Oates saw past stats, knew Sutcliffe was his opener

The Inside Stuff

April 07, 1992|By Bill Tanton

Sometimes it's better to go with instinct than computer printouts -- especially if you really know an athlete.

That's what Orioles manager John Oates and his pitching coach, Dick Bosman, did yesterday in going with Rick Sutcliffe to pitch the season opener against Cleveland.

A lot of managers and pitching coaches would have gone with Mike Mussina, who, at 23, looks as if he could be the ace of the O's staff.

Sutcliffe, after all, has had shoulder trouble the last two years. His won-lost record with the Cubs in 1990 was 0-2. Last year he was 6-5. Hardly the kind of stats that would inspire confidence.

Oates and Bosman knew Sutcliffe, went with him, and the bearded righthander went the distance, pitching a five-hitter and beating Cleveland, 2-0.

All that from a pitcher who had been written off by a lot of people.

"Anybody who knows Rick Sutcliffe even a little bit," said Bosman, the club's new pitching coach, "would not write him off. He has too much pride. He's too good a competitor to write off. John and I knew that."

"I've known Rick a long time," said Oates, a former teammate and coach of the righthander. "I know how he can rise to the occasion."

Said Bosman: "I'm surprised Sutcliffe could last the distance, but it was a cool day and the adrenalin was flowing. I don't know how he could have pitched any better."

Sutcliffe, 35, who walked only one man and struck out six, has been a big leaguer since 1979. He has been around too long and experienced too much to go overboard after one game, even one like yesterday's.

"I'm not going to get all twisted and bent out of shape," Sutcliffe said. "We're 1-0 and I saw that Toronto is 1-0, too. There's a lot of baseball left."

Only 161 games.

* An unusual compliment was paid Oriole Park at Camden Yards by Joe Garagiola, who did NBC's "Today Show" from the place yesterday morning.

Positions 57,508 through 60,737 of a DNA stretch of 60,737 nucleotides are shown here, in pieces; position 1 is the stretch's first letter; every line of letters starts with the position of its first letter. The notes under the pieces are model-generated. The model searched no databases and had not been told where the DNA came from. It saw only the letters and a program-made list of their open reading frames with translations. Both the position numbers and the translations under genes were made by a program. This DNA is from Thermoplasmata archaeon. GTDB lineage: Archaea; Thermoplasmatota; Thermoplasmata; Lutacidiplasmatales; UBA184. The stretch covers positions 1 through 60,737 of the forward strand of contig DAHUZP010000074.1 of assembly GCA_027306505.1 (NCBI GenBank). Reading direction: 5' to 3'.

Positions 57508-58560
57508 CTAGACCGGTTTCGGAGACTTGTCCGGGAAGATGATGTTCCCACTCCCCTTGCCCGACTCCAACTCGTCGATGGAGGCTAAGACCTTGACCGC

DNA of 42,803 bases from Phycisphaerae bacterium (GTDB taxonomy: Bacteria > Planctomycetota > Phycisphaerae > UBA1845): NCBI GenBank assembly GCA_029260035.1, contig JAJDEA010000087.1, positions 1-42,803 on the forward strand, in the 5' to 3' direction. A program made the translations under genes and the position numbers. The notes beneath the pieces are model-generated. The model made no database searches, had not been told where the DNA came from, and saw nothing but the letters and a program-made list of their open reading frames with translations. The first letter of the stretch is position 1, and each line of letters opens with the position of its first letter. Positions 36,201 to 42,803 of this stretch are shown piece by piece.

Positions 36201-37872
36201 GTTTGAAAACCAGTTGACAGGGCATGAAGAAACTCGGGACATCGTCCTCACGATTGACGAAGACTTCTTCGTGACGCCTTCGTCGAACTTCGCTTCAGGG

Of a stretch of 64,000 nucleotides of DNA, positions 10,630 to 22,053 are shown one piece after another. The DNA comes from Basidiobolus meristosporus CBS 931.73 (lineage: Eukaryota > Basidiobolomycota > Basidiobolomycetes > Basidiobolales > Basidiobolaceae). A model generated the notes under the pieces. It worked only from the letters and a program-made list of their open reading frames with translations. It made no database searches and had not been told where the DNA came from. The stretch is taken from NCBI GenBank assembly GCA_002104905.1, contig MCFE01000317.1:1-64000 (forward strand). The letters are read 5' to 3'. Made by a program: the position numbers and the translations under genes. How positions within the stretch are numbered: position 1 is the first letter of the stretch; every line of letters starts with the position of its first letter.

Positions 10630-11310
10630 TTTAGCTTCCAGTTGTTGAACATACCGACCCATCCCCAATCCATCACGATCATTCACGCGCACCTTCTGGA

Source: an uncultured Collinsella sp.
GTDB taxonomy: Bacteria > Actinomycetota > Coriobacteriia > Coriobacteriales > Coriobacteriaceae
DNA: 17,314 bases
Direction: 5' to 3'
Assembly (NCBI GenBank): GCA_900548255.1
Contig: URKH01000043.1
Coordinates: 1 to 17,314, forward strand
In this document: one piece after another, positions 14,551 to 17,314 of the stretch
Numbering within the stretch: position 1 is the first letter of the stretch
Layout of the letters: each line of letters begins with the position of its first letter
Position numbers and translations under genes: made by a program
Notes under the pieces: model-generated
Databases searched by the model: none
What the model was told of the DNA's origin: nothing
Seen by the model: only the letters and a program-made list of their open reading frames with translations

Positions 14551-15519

When Garagiola asked where the bathroom was, he was led to one in the outfield that is there for the groundskeepers. As Garagiola emerged, he said: "Even that is better than any bathroom we had when I played in the major leagues."

* Hank Peters, who was general manager of the Orioles the last two times they went to the World Series (1979 and 1983), recently retired as GM of the Cleveland club but was a most interested spectator here yesterday.

Peters signed and brought to the Indians many of the young players on their current club. That may not be anything to brag about at the moment, but it may be in time.

"They're not going to win many games this year," said Peters, "but they should have a good ballclub by the time Cleveland gets its new ballpark two years from now. At least that's the master plan."

Kenny Lofton, the Indians' centerfielder, is considered one of the gems of that master plan. He didn't look very gem-like to me when he caught Glenn Davis' fly ball to end the sixth inning -- and started to backpedal.

Lofton didn't know it was the third out. A young player whose mind wanders on Opening Day would seem to have a problem.

* Foremost among the dignitaries on hand to christen the new park was President Bush, but out on Camden Street, beside the renovated Camden Station, the celebrity creating the excitement was basketball's Charles Barkley, of the Philadelphia 76ers.

Sir Charles and teammate Jeff Ruland, the ex-Bullet, were wearing warmup outfits. You could see why Barkley is called a man-child. He's man-sized but he was enjoying repartee with kids. Ruland, asked how he liked the ballpark, said: "The place is so traditional I kept waiting for Babe Ruth to come out."

* The Orioles put former manager Earl Weaver in a seat in section 10 near the rightfield foul pole yesterday. If Earl hadn't narrowly missed being elected to the Hall of Fame this winter, he would have been seated up there with the club's brass, no doubt.

* Drafted by the O's to work in the press box yesterday was Jeff Weisman, who, as former public relations chief at Laurel and Pimlico, oversaw coverage of 16 Preaknesses. He left the tracks six months ago and is working with an accountant.

Weisman was asked the obvious question: Which is a greater event, a Preakness or a ballpark opening? His answer: "The Preakness is only two minutes."

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